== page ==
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Lost for Words
Theatre Critic Matt Trueman talks to avant-garde director Herbert Fritsch about staging the ‘unstageable’.
Shakespeare used 28,829 different words in his life’s work. Dieter Roth uses just one in Murmel Murmel: ‘murmel’ – German for mumble. Roth’s play, all 176 pages of it, consists of nothing but mumbles. ‘Murmel, murmel, murmel…’ and so on.
It was meant to be the most boring play imaginable, all but unstageable. The Swiss artist intended it as a conceptual piece: the script itself being the artwork. It was laid out like any other playscript with characters, stage directions, acts and scenes, only no-one says anything except ‘murmel.’
How do you possibly stage that? Enter the German director Herbert Fritsch. ‘For me, it is not a joke’ Fritsch insists. ‘When I first suggested the piece to Frank Castof [then Artistic Director of the Volksbühne], his reaction was, ‘You won’t get the Volksbühne for some little joke.’ In reply, I very quietly repeated: ‘Mumble, mumble. Listen to these words. Listen to all that you can hear in these words.’ There is, he believes, an inherent mystery about the mumble.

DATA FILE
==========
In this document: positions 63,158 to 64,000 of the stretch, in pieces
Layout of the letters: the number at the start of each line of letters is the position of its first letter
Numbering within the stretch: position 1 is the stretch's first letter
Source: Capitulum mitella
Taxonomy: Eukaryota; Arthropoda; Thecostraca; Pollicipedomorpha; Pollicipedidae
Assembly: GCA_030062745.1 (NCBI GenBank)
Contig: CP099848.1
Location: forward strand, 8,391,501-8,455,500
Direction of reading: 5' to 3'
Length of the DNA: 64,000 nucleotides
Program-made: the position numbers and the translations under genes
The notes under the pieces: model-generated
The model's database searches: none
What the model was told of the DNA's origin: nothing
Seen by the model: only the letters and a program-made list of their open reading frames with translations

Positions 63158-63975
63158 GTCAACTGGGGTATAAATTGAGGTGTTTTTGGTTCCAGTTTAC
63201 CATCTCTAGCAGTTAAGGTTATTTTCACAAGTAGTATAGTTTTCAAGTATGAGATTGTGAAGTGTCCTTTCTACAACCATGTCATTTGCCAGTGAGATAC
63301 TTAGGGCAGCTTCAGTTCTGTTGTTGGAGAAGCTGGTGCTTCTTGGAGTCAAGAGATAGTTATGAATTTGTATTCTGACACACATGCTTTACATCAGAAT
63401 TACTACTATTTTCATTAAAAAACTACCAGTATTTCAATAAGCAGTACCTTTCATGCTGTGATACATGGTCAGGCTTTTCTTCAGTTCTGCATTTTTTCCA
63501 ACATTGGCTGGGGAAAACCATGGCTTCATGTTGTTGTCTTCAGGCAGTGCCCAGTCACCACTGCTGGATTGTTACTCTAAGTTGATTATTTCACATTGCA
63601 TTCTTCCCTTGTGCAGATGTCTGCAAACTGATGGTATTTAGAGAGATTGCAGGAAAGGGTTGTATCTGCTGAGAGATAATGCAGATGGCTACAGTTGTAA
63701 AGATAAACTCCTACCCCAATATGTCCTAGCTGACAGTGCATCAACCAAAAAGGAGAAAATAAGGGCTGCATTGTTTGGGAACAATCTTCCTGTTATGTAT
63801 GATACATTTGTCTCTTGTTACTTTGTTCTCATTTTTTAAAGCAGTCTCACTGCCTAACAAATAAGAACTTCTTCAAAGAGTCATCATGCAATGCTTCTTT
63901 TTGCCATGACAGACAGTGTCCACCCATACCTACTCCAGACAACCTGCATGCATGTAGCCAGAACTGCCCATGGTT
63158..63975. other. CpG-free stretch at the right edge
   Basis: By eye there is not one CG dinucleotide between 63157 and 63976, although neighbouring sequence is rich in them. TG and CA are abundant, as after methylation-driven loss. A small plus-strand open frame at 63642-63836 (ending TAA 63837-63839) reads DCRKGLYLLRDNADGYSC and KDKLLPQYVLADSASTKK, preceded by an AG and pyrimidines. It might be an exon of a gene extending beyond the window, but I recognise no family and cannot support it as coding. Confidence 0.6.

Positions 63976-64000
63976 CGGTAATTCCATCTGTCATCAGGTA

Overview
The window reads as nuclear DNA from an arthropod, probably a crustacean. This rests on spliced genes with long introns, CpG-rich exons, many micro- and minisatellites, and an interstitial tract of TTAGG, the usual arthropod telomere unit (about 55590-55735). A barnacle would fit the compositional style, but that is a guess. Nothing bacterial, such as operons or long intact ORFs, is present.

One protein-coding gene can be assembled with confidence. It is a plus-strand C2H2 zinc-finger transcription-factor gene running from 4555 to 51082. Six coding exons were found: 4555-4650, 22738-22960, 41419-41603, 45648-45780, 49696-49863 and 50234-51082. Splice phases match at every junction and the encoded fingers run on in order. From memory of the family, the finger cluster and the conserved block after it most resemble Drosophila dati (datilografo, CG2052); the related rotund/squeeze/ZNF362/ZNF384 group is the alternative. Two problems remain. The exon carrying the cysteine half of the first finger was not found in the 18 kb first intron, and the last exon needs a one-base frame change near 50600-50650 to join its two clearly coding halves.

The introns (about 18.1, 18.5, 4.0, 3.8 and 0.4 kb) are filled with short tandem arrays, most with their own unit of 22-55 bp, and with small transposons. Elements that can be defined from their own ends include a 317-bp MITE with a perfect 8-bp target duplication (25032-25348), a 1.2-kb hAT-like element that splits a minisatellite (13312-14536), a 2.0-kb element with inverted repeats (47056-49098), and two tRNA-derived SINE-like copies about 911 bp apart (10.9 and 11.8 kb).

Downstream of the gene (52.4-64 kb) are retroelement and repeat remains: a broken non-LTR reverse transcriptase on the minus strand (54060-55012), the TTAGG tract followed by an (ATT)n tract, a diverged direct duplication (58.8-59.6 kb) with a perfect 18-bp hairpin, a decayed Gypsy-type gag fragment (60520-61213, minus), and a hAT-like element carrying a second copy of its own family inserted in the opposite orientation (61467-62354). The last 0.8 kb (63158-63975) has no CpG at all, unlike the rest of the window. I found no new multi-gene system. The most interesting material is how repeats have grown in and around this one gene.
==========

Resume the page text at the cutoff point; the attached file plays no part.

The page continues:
Don’t think it’s dry, though. Fritsch’s staging is anything but monotone. Instead, it’s a full-blown extravaganza – comic, absurd, awful, cruel. ‘There’s a lot to see’ says Fritsch: music, dance, singing, colour, slapstick, scenogrpahy and, of course, mumbling. ‘Where you see it as a comedy, tragedy, operetta, opera or musical – or as a picture – that’s all up to the audience.’